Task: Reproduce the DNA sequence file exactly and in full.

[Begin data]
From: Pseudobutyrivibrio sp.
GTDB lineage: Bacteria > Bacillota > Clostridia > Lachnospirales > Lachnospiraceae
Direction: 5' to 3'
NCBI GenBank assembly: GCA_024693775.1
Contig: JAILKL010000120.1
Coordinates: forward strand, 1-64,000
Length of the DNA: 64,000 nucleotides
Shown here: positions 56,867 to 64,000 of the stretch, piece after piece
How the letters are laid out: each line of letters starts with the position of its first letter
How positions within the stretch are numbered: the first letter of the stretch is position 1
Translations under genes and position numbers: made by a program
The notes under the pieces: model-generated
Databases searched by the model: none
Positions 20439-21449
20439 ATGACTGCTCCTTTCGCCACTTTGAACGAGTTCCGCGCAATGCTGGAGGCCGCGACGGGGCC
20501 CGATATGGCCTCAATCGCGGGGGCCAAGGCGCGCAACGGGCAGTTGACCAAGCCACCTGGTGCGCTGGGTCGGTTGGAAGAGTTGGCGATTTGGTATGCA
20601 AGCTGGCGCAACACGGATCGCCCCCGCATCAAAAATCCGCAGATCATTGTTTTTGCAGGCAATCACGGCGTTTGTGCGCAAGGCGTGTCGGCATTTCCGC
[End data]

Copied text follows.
From: Pseudobutyrivibrio sp.
GTDB lineage: Bacteria > Bacillota > Clostridia > Lachnospirales > Lachnospiraceae
Direction: 5' to 3'
NCBI GenBank assembly: GCA_024693775.1
Contig: JAILKL010000120.1
Coordinates: forward strand, 1-64,000
Length of the DNA: 64,000 nucleotides
Shown here: positions 56,867 to 64,000 of the stretch, piece after piece
How the letters are laid out: each line of letters starts with the position of its first letter
How positions within the stretch are numbered: the first letter of the stretch is position 1
Translations under genes and position numbers: made by a program
The notes under the pieces: model-generated
Databases searched by the model: none
Positions 20439-21449
20439 ATGACTGCTCCTTTCGCCACTTTGAACGAGTTCCGCGCAATGCTGGAGGCCGCGACGGGGCC
20501 CGATATGGCCTCAATCGCGGGGGCCAAGGCGCGCAACGGGCAGTTGACCAAGCCACCTGGTGCGCTGGGTCGGTTGGAAGAGTTGGCGATTTGGTATGCA
20601 AGCTGGCGCAACACGGATCGCCCCCGCATCAAAAATCCGCAGATCATTGTTTTTGCAGGCAATCACGGCGTTTGTGCGCAAGGCGTGTCGGCATTTCCGC